Using X–ray crystallography, researchers at Yale have “seen” the structural basis for antibiotic resistance to common pathogenic bacteria, facilitating design of a new class of antibiotic drugs, according to an article in Cell.
In recent years, common disease–causing bacteria have increasingly become resistant to antibiotics, such as erythromycin and azithromycin. Although the macrolide antibiotics in this group are structurally different, all work by inhibiting the protein synthesis of bacteria, but not of humans. They bind tightly to an RNA site on the bacterial ribosomes, the cellular machinery that makes protein, but not to the human ribosomes.
Bacteria can become resistant to antibiotics in several different ways. When bacteria mutate to become resistant to one of these antibiotics, they usually are resistant to all antibiotics in the group.
Studies led by Sterling Professors Thomas A. Steitz and Peter B. Moore in the departments of molecular biophysics and biochemistry, and chemistry at Yale illuminate one of the ways that bacteria can become resistant to macrolide antibiotics.
“A major health concern of antibiotic resistance is that two million people every year get infections in hospital facilities and 90,000 per year die from them,” said Steitz. “Macrolide–resistant Staphylococcus aureus is the most common of these infections.”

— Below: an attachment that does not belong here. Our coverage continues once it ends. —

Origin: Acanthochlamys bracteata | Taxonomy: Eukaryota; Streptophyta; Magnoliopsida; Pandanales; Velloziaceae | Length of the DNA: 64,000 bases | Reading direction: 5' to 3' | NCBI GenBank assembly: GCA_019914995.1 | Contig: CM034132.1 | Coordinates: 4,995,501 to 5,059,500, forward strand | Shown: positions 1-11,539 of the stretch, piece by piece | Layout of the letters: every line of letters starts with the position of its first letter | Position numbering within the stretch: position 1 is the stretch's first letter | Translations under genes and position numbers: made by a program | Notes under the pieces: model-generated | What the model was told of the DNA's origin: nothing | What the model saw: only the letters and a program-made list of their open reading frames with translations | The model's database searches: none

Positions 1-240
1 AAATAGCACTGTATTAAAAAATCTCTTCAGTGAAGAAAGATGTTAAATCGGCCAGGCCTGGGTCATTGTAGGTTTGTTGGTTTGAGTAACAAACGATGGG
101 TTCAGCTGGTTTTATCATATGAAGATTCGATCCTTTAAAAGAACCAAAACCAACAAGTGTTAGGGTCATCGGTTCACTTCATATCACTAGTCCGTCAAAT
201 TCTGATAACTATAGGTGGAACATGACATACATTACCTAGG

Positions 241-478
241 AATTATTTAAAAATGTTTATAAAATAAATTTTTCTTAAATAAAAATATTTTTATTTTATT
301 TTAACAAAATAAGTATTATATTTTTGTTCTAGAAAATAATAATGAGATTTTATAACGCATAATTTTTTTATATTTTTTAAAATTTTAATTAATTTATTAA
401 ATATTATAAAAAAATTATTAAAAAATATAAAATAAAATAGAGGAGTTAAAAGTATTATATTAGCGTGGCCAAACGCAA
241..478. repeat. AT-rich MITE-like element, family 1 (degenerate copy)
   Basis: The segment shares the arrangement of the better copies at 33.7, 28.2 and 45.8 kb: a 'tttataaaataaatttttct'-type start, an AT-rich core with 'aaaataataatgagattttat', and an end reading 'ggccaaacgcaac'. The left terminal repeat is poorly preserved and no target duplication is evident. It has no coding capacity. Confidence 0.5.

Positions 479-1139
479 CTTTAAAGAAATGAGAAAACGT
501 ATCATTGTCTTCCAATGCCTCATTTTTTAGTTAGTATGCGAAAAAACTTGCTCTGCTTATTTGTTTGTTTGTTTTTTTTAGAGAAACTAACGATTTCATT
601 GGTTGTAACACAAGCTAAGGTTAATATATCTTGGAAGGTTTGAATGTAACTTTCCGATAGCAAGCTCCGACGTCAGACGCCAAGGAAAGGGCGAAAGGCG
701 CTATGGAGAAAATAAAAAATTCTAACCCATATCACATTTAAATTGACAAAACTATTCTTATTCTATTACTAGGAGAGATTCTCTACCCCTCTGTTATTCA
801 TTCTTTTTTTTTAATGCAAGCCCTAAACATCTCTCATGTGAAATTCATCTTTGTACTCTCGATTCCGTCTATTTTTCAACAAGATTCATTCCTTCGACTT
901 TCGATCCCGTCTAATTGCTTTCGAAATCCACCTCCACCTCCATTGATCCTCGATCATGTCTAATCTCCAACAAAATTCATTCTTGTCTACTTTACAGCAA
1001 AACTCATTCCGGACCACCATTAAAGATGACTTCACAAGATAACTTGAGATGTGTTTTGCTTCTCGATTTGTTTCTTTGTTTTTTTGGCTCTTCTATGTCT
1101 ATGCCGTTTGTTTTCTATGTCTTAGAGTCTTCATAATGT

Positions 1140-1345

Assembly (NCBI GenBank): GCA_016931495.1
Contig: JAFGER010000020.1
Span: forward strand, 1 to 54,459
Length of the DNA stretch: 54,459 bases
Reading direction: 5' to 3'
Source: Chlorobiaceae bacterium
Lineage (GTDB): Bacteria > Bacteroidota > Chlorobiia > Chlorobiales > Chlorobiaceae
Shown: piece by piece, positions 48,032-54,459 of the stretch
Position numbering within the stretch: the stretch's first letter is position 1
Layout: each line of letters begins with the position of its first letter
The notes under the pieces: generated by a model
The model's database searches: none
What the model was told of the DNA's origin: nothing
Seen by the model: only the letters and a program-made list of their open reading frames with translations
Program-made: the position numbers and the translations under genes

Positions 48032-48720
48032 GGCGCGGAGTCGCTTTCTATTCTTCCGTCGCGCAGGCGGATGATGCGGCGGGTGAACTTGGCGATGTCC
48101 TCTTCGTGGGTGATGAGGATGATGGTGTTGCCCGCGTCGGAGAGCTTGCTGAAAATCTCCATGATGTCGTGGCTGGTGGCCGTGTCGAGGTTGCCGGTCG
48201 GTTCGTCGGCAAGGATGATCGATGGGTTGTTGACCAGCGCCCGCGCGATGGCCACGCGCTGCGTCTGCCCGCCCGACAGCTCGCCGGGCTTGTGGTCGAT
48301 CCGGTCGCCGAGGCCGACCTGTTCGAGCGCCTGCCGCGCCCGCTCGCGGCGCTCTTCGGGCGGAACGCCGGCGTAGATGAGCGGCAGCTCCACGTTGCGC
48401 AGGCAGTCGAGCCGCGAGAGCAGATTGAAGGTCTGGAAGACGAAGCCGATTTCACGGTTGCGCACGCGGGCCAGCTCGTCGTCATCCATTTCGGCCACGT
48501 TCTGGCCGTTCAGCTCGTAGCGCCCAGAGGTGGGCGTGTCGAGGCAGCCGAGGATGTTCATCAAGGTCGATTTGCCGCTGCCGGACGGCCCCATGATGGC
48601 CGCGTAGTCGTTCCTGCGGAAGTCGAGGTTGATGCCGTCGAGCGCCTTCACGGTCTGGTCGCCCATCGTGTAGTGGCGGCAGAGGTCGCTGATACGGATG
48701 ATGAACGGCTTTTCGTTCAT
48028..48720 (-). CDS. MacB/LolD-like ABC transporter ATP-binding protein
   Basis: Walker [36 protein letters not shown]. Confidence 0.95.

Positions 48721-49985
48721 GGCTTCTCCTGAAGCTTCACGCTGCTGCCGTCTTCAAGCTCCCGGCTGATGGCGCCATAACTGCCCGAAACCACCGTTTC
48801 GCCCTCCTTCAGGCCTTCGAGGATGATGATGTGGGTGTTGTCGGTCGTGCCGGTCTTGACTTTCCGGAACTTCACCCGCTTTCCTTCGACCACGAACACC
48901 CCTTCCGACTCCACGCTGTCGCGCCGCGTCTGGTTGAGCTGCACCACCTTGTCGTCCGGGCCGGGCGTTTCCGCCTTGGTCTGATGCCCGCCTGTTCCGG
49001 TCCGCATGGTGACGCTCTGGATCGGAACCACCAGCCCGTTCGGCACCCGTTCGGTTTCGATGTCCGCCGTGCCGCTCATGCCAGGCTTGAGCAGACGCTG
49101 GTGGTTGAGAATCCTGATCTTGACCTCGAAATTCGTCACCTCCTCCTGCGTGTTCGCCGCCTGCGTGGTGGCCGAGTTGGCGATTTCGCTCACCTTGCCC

Some of the clinically important bacteria are resistant because of mutation of a single nucleotide base, from an A to a G, in the site where macrolide antibiotics bind to the ribosome. The Yale group was able to “see” structural alterations when antibiotics were bound to ribosomes with different sensitivity to the drugs because of mutation.
They can now explain why that mutation has the effect that it does. “The mutant G has an amino group that pokes into the center of the macrolide ring, causing it to back off the ribosome by an Angstrom or so,” said Steitz. The change of that one base in the ribosomal RNA reduced the ability of the antibiotic to bind by a factor of 10,000.
Mutation of this type happens naturally, but rarely—only one in 100,000 to one in 10,000,000 bacterial mutations will cause this kind of resistance. However, each bacterium can divide as often as every 20 minutes, allowing one with a resistant mutation to rapidly cause a dangerous infection.
Steitz and Moore are among the co–founders of Rib–X, a New Haven–based start–up company that has exclusive license to the high–resolution crystal structure of the ribosome they revealed. Rib–X is utilizing this information to create new antibiotics; they project Phase–I trials of their first drug to begin in early 2006.
Daqi Tu, a student, and Gregor Blaha, a postdoctoral fellow in molecular biophysics and biochemistry and associate of the Howard Hughes Medical Institute, are co–authors on the study. Funding for this research was obtained from the National Institutes of Health and the Agouron Institute.
Citation: Cell 121(2): (April 22) 2005.
Janet Rettig Emanuel